She sat next to her husband for several days, squeezing his hand and singing love songs, hoping to see a flicker. It never came, however, and she and her family together made the decision to let him go.

On Sept. 23, Barbara jotted one last note.

“I was able to lay with him and love on him,” she wrote. “Was holding him when he took his last breath.”

John Chambers was nervous when he got the call from St. Luke’s three days after Christmas last year. The 56-year-old former FedEx deliveryman from south Houston knew he would eventually need a transplant after years spent struggling with an inflammatory lung disease, but he’d been breathing easier in recent months, and now he was having second thoughts.

Chambers reluctantly went ahead with the double-lung transplant that day, his wife said, fearing he wouldn’t get another chance. But more than a month later, he still couldn’t sit up or breath on his own.

“He was in worse shape than when he went in,” said his wife, Marilyn.

Finally, in late January 2018, doctors said they identified a major cause of his continued struggles: A tear had formed in John’s respiratory tract where the transplant surgeon had connected the donor lungs to his air passageway.

Such airway complications occur in between 5 percent and 10 percent of lung transplant patients, experts say, but rarely are they as severe as the “Grade 4 dehiscence” that had opened in John’s respiratory tract.

Despite doctors’ efforts to repair the airway, St. Luke’s officials would later acknowledge that the complication triggered other serious problems — infections, pneumonia, inflammation, organ failure — that ultimately led to John’s death in April.

Marilyn believes there were other factors. She repeatedly complained to hospital staff about the care provided to her husband. The concerns are documented in a series of letters between her and hospital administrators.

In one instance, a nurse used a harness to lift her husband out of bed, Marilyn said, and in the process tore open his surgical wound, soaking his gown in blood. Other times, she said, staff inadvertently jostled lines connecting her husband to life-support equipment or failed to follow doctor’s instructions.

“It was one thing after another,” Marilyn said. “I couldn’t believe the way they treated him at that hospital.”

Top: Chambers goes through a bag of bills she has been sent since her husband died after receiving a double-lung transplant. Bottom: A photo of the couple on the wall of their home. (Elizabeth Conley/Houston Chronicle)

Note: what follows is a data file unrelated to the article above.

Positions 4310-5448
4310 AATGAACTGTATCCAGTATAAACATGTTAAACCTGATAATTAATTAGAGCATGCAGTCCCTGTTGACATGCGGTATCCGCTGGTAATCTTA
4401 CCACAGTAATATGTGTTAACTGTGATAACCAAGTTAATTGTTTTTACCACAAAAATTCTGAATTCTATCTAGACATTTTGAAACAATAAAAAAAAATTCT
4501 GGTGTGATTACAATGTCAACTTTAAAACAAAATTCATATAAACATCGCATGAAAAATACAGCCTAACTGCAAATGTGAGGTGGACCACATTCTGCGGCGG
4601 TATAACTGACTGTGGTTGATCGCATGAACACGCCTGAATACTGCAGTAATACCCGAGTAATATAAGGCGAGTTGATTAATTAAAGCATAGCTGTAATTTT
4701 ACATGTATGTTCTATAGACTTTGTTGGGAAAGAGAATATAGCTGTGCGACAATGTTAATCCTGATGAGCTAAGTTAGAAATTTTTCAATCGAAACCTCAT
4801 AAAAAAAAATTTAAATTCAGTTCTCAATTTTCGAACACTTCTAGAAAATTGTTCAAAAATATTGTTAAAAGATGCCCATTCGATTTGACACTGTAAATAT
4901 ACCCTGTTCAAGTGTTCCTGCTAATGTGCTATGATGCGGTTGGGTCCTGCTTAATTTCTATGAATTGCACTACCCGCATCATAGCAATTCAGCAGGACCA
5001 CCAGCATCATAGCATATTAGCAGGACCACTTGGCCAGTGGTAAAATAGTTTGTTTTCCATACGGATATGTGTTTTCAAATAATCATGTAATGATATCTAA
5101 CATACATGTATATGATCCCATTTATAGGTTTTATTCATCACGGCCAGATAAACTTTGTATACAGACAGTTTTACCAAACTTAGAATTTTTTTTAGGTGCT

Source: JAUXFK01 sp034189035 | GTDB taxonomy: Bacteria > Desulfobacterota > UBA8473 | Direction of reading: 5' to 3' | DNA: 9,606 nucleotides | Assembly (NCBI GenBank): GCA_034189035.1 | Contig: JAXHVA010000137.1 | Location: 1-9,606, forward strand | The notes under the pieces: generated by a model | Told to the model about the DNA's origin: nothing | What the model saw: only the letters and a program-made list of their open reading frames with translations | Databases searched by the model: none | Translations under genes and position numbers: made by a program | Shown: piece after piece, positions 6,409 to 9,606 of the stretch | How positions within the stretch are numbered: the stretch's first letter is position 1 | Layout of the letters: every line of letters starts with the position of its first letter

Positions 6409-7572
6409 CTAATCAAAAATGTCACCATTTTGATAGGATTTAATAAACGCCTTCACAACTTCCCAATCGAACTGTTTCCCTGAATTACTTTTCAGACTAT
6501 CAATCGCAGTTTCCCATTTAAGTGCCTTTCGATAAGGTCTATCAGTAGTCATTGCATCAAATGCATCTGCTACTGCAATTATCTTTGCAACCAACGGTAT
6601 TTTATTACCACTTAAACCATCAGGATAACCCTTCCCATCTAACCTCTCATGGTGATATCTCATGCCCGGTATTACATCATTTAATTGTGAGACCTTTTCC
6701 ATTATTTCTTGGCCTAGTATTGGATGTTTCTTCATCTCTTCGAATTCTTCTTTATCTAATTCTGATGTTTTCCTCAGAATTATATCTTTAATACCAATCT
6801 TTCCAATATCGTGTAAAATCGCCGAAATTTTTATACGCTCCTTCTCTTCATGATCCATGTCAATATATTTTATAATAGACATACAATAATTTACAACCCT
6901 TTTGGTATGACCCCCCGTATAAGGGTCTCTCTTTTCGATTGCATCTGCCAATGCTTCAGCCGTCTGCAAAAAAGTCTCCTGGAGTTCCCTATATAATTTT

In the written statement, Gerry, the hospital spokeswoman, noted that St. Luke’s has maintained “magnet” status in nursing care for two decades, signaling that the hospital meets quality standards laid out by the American Nurses Credentialing Center.

“We have full confidence in our nursing professionals in the care they provided to the patients you highlighted and are aware of the patient concerns you relayed,” Gerry wrote, referring to the care provided to all of the patients included in this story. “We reviewed and responded to families’ questions and comments, and immediately followed up as necessary.”

In August, three months after John’s death, Marilyn met with Nord, the hospital’s president, along with Loor and others, to address her complaints. Chambers recorded the conversation and provided reporters with a copy of the audio.

During the meeting, Nord acknowledged that her hospital staff could have done a better job and said the hospital had educated staff based on some of her complaints.

Loor assured Marilyn that he and his team had done everything they could for John and that they were heartbroken with the outcome. Although it was another surgeon who performed John’s lung transplant, Loor said he was confident that it was done correctly. He said that the tear in John’s airway was likely the result of a common complication known as “graft dysfunction,” in which a set of donor lungs goes into shock after being implanted in a patient.

Loor explained that he had hoped that John was going to recover from that setback, but the infections and other problems eventually became too much.

“Ms. Chambers, I’m really sorry about all of this,” Loor said during the July meeting. “And I know it’s got to be really hard for you, but I know that you’re strong, and I know that he [John] is with us. I feel him with us. And we get better and I get better, we all get better from talking about these things and learning from these things. … We’re going to take this to heart.”